The Secret Life of Oscar Wilde (Paperback)
by Neil McKenna
|Format:||Paperback 736 pages|
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Neil McKenna argues that our view of Oscar Wilde, even after Ellman's magisterial biography of the great author and playwright, is determined by Victorian sentimentality. In his own much more modern version of Wilde's story, McKenna portrays the literary genius as being not only extremely promiscuous but also a sort of campaigner for sexual freedom. He reveals, for example, that Wilde's relationship with Lord Alfred Douglas, which provided the inspiration for the classic novel The Picture of Dorian Gray, was not an idealistic doting on a beautiful boy, but that Lord Douglas was the more dominant and experienced of the pair, who used to go out hunting together for young boys. Wilde's last days in Paris were not, McKenna shows, miserable and defeated; Paris was for him an idyllic, sensual and intellectual playground free from the narrowness of London. A groundbreaking book on Victorian sexuality, this unique biography reassesses the stereotypical views of Oscar Wilde and thoroughly embraces his sexuality, as Wilde did himself.
Arrow Books Ltd
Publisher and industry reviews
"A sensational new biography."
"A bustling revealing and downright moving portrayal of the troubled genius."
.,."a bold book."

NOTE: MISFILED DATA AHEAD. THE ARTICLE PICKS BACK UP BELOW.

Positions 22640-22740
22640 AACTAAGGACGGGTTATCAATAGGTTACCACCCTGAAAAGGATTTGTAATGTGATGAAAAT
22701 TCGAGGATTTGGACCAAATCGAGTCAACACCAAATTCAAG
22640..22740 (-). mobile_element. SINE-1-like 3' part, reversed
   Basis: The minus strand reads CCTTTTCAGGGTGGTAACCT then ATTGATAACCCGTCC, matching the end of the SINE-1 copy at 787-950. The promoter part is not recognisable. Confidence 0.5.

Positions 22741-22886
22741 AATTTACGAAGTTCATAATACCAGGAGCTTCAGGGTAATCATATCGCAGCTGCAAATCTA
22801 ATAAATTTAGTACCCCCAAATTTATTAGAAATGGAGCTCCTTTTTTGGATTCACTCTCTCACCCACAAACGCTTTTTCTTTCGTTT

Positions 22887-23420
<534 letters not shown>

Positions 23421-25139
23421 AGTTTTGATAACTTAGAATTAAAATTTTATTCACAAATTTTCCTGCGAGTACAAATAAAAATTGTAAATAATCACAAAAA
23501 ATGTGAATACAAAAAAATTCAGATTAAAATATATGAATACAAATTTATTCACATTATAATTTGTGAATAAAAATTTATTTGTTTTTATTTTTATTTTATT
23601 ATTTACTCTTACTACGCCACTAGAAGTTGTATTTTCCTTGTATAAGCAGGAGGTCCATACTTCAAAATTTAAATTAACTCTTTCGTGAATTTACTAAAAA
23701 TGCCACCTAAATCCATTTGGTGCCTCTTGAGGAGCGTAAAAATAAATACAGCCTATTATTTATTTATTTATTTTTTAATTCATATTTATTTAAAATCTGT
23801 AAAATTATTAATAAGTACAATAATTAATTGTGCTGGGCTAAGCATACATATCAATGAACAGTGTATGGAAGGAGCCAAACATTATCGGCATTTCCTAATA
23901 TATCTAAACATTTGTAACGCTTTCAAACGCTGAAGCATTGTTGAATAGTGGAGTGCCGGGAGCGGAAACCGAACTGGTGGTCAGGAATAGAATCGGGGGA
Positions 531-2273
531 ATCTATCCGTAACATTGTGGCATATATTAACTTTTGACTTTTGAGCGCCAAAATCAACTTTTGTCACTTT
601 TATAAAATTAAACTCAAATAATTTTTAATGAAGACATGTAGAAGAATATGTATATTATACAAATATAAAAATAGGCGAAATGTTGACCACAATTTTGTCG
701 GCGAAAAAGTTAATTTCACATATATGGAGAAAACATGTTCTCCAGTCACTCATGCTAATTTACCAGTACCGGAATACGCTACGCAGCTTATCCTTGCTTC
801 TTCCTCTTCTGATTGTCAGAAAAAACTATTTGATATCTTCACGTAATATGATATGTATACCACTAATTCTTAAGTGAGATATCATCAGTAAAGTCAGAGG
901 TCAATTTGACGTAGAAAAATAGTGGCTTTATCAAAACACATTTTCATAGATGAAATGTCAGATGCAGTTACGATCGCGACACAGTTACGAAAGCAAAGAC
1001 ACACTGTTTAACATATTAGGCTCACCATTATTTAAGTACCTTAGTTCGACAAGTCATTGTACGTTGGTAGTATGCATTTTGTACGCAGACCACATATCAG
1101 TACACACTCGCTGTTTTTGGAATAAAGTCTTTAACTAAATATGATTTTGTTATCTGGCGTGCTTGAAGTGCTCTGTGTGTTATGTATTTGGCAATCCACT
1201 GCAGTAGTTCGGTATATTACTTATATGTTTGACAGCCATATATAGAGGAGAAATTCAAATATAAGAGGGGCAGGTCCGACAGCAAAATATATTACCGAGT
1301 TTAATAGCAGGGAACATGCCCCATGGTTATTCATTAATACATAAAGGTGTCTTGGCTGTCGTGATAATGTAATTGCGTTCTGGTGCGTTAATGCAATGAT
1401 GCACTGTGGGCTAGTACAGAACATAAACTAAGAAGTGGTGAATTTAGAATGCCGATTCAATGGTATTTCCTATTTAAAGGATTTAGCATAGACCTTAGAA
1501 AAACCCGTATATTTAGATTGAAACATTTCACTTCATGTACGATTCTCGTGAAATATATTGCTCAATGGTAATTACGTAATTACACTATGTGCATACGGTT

UK Kirkus review
To London Society, at the end of the 19th century, there was no greater playwright than Oscar Wilde. On 14th February 1895 The Importance of Being Earnest, possibly his most famous play, opened to a rapturous reception, and Oscar, recently returned from Algiers was the toast of the town. Society knew Wilde as a happily married man, the father of two boys, although it was also noticed that he had a predilection of the company of young men. His preferred companion was Lord Alfred Douglas, commonly known as Bosie. By May 1895, Society had shunned Wilde, shocked and horrified at what had been revealed in a scandalous court and Wilde was sentenced to two years hard labour because he refused to 'repudiate his love for Bosie and his love for men.' What Society found acceptable behind closed doors was not acceptable in the open. How and why this change of fortune happened has been explained in many previous biographies of Wilde. But in The Secret Life of Oscar Wilde, Neil McKenna goes beyond the usual level of biography to argue that Wilde was driven creatively by his desires for sex with young men. He discusses for the first time the connection between the works and the sexual life of Wilde. This is not an easy read; some people may find the descriptions of homosexual activity off-putting. But there is no doubt that with unprecedented access to many papers, letters and photographs in the possession of Merlin Holland, Wilde's grandson, many of them previously unpublished, McKenna has written a compelling, if somewhat unsettling, account of the life of Oscar Wilde. (Kirkus UK)
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